Rhea County family warns others about fatal tick borne illness
It is a topic that can make your skin crawl--ticks. They are out in force this season. One tick-borne illness many have not heard about is Rocky Mountain Spotted Fever. In 2017, there were almost 600 cases in Tennessee.
Living in the woods their entire lives, Cindy and Randy Keahey heard about Rocky Mountain Spotted Fever but never thought anyone they knew would get infected. “It is out there, it is real. Just be aware that anymore you can't pick a tick off you and think no big deal, like I have my entire life living in the country,” said Cindy Keahey.
In late May Randy noticed a tick on his stomach. He pulled it off and went on with his day. He didn't think about it again until he started getting deathly sick while vacationing in Florida. “I thought I was dying. I had no appetite; we were on the way home. I had a cold drink and I started shaking, I couldn't even walk,” said Randy Keahey.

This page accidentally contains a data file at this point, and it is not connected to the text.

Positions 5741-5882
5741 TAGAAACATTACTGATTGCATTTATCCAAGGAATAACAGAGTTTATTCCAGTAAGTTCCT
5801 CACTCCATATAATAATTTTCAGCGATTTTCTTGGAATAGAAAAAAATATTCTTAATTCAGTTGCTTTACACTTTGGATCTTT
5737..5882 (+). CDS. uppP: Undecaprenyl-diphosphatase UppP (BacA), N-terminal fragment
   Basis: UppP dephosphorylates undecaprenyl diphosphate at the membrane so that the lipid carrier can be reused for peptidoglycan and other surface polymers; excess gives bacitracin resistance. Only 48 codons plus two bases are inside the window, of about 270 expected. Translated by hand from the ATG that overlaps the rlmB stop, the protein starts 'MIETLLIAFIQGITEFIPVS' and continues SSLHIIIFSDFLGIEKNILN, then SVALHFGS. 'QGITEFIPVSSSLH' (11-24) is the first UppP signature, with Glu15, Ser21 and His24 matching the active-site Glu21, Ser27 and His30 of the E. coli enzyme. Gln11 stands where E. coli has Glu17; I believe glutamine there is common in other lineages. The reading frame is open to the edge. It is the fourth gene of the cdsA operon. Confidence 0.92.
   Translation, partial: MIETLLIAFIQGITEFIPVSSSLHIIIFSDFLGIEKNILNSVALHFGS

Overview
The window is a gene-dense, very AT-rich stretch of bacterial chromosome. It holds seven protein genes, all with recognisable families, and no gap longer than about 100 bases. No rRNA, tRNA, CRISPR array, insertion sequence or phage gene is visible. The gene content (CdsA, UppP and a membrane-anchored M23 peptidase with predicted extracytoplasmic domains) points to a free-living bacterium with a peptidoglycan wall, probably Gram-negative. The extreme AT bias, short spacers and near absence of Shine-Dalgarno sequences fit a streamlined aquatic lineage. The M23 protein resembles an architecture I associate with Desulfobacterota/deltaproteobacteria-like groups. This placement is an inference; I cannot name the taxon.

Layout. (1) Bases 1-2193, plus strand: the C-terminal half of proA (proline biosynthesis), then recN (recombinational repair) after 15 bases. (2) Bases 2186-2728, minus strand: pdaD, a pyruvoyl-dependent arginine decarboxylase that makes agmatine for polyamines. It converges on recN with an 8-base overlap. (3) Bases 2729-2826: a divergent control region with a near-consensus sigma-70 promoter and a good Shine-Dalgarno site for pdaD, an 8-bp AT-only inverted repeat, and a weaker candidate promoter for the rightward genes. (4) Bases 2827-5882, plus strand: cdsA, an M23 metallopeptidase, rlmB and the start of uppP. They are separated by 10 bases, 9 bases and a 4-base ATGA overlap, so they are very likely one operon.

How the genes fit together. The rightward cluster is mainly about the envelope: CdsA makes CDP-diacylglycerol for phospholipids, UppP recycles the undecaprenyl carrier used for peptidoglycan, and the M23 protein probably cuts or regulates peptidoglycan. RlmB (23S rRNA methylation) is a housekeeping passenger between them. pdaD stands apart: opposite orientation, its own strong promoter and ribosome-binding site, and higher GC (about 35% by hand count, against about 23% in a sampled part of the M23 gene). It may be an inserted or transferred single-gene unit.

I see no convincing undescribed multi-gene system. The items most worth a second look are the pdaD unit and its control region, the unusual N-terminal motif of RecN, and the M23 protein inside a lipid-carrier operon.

He spent six days in intensive care. Slipping in and out of consciousness. “His heartbeat was rapid, unbelievable heartbeat. Breathing was like; I can only relate it to when dogs get hot. Panting, almost like panting,” said Cindy.
Doctors weren't able to pinpoint what exactly was wrong until his wife reminded them about the tick bite. “I told them pretty quick, yea I had been bitten by a tick. Did I really think that was it at the time, not at all,” Randy explained. He didn't notice symptoms until a few days after the tick bite. He regrets not seeking medical attention sooner. “I started feeling strange and sick and I kept trying to be the tough guy. Around here if you are out if you move around, you are going to get ticks on you.”
It's a lesson he hopes others will take seriously. “If you are out and about you are going to get ticks on you in Tennessee.”
The Keahey’s would really like to thank their friends and family who helped during their difficult time.
Randy is still on an antibiotic and will have to be closely monitored by doctors over the next few weeks.
The Hamilton County Health Department says tick-borne illnesses increase in the summer months because of rising insect populations and more people outside.
These are symptoms you should look for:
- Fever and chills
- aches, pains, and fatigue, sometimes joint pain
- a rash, sometimes in unusual shapes like a "bull's eye